Simpler SEC Disclosure Rules?

Recently, the SEC voted to propose amendments to the regulation that defines the details of information required to be included in SEC filings by public companies, advisers and investment companies. Needless to say, Regulation SK has grown over time to be very granular, confusing to the uninitiated, and a perceived element of an over-extended regulatory scheme. As befits the arcane architecture of our government, this SEC initiative drives off provisions of the 2012 JOBs Act and of the 2015 Fixing America’s Surface Transportation (FAST) Act, and may be reflective of the thinking of the administration but (given the timing of these statutes) not directly attributable to the President’s pressures in this direction.

Final promulgation of amendments, which are now open to further public comment, follows several prior interim releases by the SEC which suggested many different approaches.

High points of the current proposal: expanding the definition of a “smaller reporting company” to afford lesser disclosure regimes to promote capital formation (floats below $250M or combination of zero float and revenues below $100M would qualify); relieving companies from description of realty if realty is not material to the business; reducing MD&A requirements; hyperlinking to other documents in lieu of long descriptions in text; shortening disclosures about executive officers in proxy statements; reducing SEC legend requirements on prospectuses for pending offerings; cleaning up text relating to underwriting arrangements; reducing requirements concerning disclosure of contracts.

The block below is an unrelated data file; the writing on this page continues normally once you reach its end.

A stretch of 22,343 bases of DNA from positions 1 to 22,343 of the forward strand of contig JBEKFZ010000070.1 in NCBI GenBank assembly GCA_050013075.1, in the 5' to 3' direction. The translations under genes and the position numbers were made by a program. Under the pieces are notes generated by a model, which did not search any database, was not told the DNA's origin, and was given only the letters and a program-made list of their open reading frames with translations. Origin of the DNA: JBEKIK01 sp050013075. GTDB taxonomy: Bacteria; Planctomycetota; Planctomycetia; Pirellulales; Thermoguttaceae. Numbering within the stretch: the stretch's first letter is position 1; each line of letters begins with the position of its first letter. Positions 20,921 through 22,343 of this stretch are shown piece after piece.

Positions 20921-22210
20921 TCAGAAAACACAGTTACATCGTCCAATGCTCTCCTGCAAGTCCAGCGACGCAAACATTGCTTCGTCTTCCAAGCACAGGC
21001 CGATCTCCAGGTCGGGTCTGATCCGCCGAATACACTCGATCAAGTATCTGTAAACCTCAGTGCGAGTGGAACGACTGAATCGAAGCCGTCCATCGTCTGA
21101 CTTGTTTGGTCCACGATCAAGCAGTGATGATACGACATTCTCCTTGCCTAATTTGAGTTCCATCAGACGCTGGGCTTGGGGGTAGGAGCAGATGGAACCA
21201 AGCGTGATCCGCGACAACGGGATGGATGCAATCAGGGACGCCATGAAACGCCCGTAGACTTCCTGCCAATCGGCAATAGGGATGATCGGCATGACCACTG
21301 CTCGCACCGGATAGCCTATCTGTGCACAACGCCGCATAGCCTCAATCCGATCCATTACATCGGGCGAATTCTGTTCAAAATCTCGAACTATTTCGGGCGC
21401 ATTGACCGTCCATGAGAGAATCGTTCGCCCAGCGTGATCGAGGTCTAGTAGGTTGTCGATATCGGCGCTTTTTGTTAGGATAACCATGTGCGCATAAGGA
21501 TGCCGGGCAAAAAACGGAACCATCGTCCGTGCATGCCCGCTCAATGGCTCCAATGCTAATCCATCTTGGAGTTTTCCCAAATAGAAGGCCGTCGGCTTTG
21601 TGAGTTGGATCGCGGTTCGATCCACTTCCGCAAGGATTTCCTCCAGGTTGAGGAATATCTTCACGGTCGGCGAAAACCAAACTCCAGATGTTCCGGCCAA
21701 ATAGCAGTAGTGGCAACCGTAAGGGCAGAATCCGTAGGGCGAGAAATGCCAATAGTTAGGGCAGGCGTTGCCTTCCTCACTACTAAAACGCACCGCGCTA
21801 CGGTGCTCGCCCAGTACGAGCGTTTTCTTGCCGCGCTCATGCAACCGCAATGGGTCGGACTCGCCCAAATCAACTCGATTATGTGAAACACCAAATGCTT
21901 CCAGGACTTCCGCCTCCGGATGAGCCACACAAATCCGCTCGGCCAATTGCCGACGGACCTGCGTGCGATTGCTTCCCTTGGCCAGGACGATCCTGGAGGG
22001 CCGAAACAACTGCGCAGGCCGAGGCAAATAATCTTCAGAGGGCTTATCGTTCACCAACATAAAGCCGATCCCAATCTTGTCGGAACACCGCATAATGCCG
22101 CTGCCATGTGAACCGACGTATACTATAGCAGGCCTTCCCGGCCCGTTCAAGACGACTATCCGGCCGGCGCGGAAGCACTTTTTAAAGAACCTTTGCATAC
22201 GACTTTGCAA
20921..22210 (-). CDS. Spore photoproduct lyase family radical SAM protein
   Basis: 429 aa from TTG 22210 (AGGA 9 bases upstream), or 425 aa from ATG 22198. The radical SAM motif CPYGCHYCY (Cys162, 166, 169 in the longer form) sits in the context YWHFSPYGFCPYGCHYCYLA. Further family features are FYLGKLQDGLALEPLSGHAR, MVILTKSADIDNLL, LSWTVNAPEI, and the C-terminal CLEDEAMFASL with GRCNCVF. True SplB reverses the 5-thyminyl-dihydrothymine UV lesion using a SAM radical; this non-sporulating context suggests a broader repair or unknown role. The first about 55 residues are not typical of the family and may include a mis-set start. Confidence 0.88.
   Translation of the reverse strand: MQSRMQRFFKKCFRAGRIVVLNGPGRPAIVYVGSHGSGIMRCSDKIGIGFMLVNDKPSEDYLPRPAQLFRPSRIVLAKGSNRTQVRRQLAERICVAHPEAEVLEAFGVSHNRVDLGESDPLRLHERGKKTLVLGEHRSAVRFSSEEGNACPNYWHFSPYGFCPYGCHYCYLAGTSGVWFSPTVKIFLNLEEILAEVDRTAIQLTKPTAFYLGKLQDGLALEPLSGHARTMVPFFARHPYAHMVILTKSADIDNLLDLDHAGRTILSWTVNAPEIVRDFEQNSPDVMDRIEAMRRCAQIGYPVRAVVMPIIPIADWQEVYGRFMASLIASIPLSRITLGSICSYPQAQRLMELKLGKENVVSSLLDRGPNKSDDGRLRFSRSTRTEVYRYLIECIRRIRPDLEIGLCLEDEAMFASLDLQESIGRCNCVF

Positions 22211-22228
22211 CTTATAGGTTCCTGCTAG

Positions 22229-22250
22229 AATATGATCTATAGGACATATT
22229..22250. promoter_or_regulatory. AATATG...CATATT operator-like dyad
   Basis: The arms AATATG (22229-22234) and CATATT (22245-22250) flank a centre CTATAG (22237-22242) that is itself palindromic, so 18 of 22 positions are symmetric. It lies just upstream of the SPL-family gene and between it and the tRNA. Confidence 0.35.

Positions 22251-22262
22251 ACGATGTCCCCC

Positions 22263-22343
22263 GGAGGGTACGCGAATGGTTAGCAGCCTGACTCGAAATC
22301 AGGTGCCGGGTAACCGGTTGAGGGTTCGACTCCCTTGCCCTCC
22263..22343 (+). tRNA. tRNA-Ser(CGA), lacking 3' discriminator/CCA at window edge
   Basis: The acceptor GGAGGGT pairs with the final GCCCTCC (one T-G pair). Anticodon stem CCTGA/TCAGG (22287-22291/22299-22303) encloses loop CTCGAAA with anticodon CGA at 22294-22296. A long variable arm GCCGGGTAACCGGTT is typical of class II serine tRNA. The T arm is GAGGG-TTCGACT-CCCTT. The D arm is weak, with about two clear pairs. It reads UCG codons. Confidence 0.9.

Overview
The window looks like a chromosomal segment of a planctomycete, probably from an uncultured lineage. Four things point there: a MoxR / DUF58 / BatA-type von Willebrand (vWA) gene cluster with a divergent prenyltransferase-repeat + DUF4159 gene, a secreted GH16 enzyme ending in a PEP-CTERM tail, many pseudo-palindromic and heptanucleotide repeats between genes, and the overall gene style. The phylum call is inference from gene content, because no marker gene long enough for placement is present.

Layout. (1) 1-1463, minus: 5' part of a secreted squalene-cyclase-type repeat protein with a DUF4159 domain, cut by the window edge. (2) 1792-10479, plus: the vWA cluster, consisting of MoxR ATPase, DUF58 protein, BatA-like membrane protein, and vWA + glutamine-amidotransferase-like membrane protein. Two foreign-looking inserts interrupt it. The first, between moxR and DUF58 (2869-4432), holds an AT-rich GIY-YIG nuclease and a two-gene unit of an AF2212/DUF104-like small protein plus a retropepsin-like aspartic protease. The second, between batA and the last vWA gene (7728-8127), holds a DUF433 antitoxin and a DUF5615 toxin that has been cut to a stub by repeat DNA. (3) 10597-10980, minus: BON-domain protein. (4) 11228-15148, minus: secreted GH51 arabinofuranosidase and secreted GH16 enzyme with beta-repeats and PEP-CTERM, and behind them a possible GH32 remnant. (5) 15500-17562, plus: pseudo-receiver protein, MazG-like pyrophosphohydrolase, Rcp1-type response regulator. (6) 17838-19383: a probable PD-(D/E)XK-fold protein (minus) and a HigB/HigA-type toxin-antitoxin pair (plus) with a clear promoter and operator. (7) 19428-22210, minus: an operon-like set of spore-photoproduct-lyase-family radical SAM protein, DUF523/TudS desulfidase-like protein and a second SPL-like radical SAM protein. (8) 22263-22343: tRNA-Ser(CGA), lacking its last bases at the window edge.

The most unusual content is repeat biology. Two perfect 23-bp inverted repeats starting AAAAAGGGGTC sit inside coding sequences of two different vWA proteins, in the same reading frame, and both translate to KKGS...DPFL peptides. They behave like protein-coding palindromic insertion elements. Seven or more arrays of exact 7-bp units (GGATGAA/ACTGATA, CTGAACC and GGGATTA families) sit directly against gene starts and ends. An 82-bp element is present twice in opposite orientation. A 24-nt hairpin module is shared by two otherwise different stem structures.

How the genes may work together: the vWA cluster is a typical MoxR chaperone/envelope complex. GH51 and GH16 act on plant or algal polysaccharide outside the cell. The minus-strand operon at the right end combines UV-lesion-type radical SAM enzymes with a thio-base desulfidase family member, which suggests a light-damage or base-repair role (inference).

This is progress although frankly not enough. But at least we have this effort, subject now to final public comment.

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